Thanks for stopping by today, and taking time to comment. Mae is unavailable for a few days, but when she returns, I know she’s going to enjoy reading your thoughts! And whatever name you use, just keep on writing, my friend! I have decided enough time has gone by since losing my mother that I’m ready to read your book. It will be at the top of my list as soon as I return to reading things OTHER than the Dresden Files. 😉

      Liked by 2 people

      • My book will wait until you’re good and ready, Marcia! I’d hate for you to be upset by the content if things are still a bit close to the surface and so I’d suggest waiting until you can properly smile again at the memories of your mother first. You’ve done such a huge amount for me and this little grasshopper is grateful for all your support – not to mention the laughs! ❤

        Liked by 2 people

      • I will admit, writing the nursing home scene in TE3 was very hard, but it was also a bit cathartic. I can’t hide from reality forever, but you are a kind and good friend to be so understanding. And I’m very glad if I have been able to help you in any way at all. Believe me, you’ve returned the favor ten times over! 🙂 ❤

        Like

    • I love the thought you put into that decision for your daughter and the home. Equally, I love that you chose names FROM your family, which still keeps you in your pen name and honors people you love.

      And it’s cool you let people decide how you sign your name.

      Liked by 3 people

    • HI Trish, this is interesting. How did you manage the whole taxes and finances issue. I had planned to use Roberta Eaton as my alter ego and not Roberta Eaton Cheadle. It was so complex with Amazon and PayPal that I reverted back to using my married surname.

      Liked by 2 people

      • Major confession here – I’m so scared of getting official things wrong that I hand over the form filling to my husband. If my books become bestsellers and he disappears I’ll know that I’ve made a mistake… Anyway, although I use Alex Craigie on my books, it’s my real name that goes on all the forms and there always seems to be a place on these forms for authors to put both so that the officials can tie in the one with the other. Don’t know it that helps!

        Liked by 2 people

  17. Reblogged this on The Write Stuff and commented:

    Ever thought about using a pen name for your work? Check out Mae Clair’s very interesting post today on Story Empire for all sorts of pros and cons about this very topic. Lots of things I never thought about when I decided to start writing, that’s for sure. And as always, please consider passing this one along so other writers can learn more, too. Thanks, and thanks to Mae Clair for another super post! 🙂

    Liked by 4 people

  18. Super post, Mae! I once thought about a pen name, then gave up the idea as just too much extra work. As an older-aged (yet new) author, I figure my time is best spent telling my stories, and I don’t want people looking for more of my work to miss some because I have books out under more than one name. That has happened to me when I’ve read a new author I really enjoyed and wanted to read more of, yet only found half of her books, because for years I didn’t know the other half was written under a different name. I don’t mind authors who write in more than one genre, as I always read the book description or blurb before buying, figuring no matter how much I enjoy a writer’s style, they may still have written some works I’d be more drawn to than others.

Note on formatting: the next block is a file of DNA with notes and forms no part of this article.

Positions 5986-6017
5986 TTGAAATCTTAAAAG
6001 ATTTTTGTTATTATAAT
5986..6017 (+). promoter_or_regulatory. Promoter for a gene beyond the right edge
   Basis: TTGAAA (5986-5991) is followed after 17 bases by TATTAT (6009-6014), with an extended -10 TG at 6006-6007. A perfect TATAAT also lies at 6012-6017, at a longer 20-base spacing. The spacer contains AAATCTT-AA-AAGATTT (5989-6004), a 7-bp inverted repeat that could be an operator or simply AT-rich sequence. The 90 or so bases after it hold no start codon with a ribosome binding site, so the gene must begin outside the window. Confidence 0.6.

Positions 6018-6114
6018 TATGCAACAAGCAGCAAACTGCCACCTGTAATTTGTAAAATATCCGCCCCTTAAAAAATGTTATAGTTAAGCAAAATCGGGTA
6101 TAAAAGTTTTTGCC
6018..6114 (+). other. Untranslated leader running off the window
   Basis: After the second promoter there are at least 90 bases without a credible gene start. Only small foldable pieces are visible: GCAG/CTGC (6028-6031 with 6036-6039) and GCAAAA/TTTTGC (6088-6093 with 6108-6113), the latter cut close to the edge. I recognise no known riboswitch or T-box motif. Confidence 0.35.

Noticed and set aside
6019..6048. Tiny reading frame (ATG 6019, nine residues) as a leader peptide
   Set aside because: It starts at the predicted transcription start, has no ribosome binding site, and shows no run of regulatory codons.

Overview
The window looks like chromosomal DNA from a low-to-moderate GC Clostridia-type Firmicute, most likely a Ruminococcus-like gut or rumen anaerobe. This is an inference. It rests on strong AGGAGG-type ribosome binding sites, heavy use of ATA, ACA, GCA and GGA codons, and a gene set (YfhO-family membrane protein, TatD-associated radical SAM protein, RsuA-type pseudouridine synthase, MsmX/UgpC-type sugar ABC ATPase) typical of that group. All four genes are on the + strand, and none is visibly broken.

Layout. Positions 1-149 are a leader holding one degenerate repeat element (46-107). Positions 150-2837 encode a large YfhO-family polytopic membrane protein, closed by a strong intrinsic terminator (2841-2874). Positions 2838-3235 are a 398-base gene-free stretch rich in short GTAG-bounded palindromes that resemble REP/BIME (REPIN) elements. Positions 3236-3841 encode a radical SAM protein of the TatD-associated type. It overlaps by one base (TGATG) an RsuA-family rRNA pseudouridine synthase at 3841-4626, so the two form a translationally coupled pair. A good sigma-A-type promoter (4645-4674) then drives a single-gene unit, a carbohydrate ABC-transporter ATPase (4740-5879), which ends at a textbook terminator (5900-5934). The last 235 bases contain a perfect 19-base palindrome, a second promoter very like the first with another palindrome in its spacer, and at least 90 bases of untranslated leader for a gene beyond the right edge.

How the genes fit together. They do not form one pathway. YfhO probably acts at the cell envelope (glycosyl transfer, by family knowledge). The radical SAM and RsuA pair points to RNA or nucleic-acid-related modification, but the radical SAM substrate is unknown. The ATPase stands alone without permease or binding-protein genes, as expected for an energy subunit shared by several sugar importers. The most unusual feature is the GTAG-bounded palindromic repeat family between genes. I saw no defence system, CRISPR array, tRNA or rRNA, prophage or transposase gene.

I really like how you’ve given us the pros and cons to think about, some of which I never considered. This is great advice, especially for other new authors who have many more years (and genres) ahead of them. Sharing! 🙂

    Liked by 5 people

    • It does feel like extra work. But Mae did an excellent job of listing the pros and cons.

      I’m glad you eventually found the other half of that author’s books. Too bad her website or author profile or end notes didn’t clue readers in faster.

      Liked by 3 people

      • This was some time ago, and I’m not sure she wanted to be linked to the other books. Of course, it was way before self-publishing was an option, too, and I have no idea why the decision was made not to clue folks in, but if there were hints out there, I never found them. Of course, I didn’t have a computer at the time, either. (When I say some time ago, I mean like decades.) 😀

        Liked by 1 person

  19. I wrote my books as me. Then I started writing for a story studio and use a pen name there. If I had to manage the social media for both names, I’d lose my mind. But they handle my marketing. And I post info on my site (as me) about my alter-ego’s work. It isn’t necessarily ideal, but it’s not bad.

    Great post, Mae.

    Liked by 5 people

  20. I considered a pen name at first. I didn’t do it for two reasons. First was that I couldn’t think of one that worked. All the cool names I thought up sounded better for characters. The other reason is because if the Internet. It’s too easy to unmask an author unless they work hard to hide their identity. Once the secret is out, the pen name doesn’t make a lot of sense.

    Liked by 4 people

  21. Great post, Mae. I’ve used a pen name from the get-go and treat it as my real name in that I don’t change it to reflect genre, even though I’m definitely fully multi-genre. As you say, my name has become my brand. I agree with the point about readers finding it difficult to find you or your books under many different names.

    Liked by 3 people